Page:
Partial support is requested for the fourth and fifth FASEB Summer Conferences, "Mobile Elements in Mammalian Genomes" which will be held in Snowmass, CO, July 5-10, 2009. The objective of the meeting is to bring together a diverse group of investigators with a common interest in mobile DNA to discuss recent advances in how mobile elements have impacted and continue to influence the functional expression and evolution of mammalian genomes. The program comprises all aspects of mobile DNA including bioinformatic, biochemical, evolutionary, and population genetic studies on mammalian transposable elements, as well as work to exploit transposable elements for saturation mutagenesis and gene delivery. Comparative genomics provides strong evidence for mobile DNA amplification, repression and extinction in evolutionary time. The 1000 genomes project as well as a wealth of new studies on mobile element association with epigenetics and gene networks represent a particular highlight of this year's meeting. This timely conference will facilitate the sharing of exciting new findings, experimental challenges, and outstanding questions in this rapidly evolving field among students, post- doctoral trainees, and junior and senior principal investigators. This is particularly valuable in a field, such as mobile elements, that does not conform to Mendelian genetic principles, and therefore has unique needs in terms of analysis and approaches.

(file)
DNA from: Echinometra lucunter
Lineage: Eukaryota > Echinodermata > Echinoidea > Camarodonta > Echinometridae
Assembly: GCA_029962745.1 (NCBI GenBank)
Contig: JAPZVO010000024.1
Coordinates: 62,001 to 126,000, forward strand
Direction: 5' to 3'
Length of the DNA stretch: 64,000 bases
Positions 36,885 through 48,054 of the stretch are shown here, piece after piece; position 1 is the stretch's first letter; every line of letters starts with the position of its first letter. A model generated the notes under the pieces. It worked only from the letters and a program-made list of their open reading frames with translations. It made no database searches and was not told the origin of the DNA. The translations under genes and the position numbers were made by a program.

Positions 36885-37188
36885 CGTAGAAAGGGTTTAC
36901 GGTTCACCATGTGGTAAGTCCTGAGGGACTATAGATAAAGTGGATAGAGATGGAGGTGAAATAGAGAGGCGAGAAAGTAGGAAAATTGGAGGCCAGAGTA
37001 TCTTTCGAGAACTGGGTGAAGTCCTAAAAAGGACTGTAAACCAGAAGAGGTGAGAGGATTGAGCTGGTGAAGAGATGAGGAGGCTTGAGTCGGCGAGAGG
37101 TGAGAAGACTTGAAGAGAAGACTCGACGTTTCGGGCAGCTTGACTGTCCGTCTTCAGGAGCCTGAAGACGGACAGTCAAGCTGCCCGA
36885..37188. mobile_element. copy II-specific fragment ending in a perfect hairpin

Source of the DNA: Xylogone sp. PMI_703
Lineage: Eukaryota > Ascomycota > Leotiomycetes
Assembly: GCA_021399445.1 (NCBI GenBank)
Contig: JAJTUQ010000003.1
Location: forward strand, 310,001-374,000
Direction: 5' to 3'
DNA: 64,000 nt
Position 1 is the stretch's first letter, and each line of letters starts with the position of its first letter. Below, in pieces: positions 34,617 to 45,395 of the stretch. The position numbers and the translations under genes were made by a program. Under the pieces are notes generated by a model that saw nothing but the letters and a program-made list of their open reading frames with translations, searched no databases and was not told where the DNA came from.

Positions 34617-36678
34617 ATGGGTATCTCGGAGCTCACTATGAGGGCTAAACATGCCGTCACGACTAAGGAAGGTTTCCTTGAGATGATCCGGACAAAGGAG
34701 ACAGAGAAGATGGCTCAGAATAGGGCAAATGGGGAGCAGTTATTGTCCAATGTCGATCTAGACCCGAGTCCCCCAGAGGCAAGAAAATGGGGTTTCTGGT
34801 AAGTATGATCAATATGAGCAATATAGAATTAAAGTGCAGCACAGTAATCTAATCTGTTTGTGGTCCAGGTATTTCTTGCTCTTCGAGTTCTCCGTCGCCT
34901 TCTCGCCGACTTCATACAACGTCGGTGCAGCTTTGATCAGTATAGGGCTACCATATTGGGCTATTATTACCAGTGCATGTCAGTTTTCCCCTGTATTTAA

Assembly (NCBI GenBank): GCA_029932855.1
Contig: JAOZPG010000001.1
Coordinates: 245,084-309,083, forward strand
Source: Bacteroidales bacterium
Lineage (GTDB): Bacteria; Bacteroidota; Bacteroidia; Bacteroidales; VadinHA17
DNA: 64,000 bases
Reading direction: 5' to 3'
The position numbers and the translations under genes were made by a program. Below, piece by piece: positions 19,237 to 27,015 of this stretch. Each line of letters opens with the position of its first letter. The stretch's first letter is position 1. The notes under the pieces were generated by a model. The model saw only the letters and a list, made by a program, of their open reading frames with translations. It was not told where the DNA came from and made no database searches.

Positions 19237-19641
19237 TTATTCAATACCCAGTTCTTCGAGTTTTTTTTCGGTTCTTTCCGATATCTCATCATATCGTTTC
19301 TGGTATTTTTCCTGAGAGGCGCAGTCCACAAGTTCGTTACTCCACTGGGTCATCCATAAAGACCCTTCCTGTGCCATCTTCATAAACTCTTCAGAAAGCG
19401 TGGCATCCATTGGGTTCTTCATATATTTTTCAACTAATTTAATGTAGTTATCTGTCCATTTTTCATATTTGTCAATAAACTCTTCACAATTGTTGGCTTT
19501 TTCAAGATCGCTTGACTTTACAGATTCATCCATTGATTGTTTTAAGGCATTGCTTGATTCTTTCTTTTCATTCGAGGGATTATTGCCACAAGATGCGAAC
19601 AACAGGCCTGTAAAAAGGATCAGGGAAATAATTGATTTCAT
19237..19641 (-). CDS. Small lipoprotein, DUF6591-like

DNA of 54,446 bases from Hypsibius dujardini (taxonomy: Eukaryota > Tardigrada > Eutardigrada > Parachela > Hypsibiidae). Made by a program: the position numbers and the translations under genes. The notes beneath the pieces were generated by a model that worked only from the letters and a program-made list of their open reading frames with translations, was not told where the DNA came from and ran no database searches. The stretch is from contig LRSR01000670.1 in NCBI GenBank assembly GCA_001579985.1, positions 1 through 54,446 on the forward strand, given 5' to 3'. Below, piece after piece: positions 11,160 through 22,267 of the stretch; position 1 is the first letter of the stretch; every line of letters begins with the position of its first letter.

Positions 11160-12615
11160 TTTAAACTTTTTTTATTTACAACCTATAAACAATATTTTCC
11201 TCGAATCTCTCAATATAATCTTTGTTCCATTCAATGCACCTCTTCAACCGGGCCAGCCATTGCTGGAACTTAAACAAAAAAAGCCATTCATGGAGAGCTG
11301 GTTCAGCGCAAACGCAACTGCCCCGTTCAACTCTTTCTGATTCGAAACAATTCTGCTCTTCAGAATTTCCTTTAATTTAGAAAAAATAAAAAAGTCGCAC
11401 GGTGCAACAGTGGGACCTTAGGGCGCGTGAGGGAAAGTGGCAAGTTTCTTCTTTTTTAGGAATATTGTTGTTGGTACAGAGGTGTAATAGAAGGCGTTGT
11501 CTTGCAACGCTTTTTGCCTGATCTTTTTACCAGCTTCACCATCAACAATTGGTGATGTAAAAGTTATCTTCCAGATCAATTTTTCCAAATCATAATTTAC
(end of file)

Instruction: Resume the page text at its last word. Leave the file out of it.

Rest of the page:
Mobile elements have played, and continue to play a major role in shaping the structure and function of the mammalian genome. Retrotransposition insertions throughout the genome can lead to gene disruption, modified expression of adjacent genes, and transduction of neighboring DNA. Recent studies show that this process is actively continuing within the human population. These interspersed repeated sequences may give rise to novel regulatory networks, or provide a substrate for homologous recombination of mispaired sequences, leading to gene duplication, deletion, exon shuffling and chromosome translocation. All of the dynamic events caused by the presence and movement of mobile DNA in the human genome may lead to disease, including meiotic failure and infertility, inherited genetic diseases such as hemophilia and muscular dystrophy, and somatic diseases such as breast and colon cancer.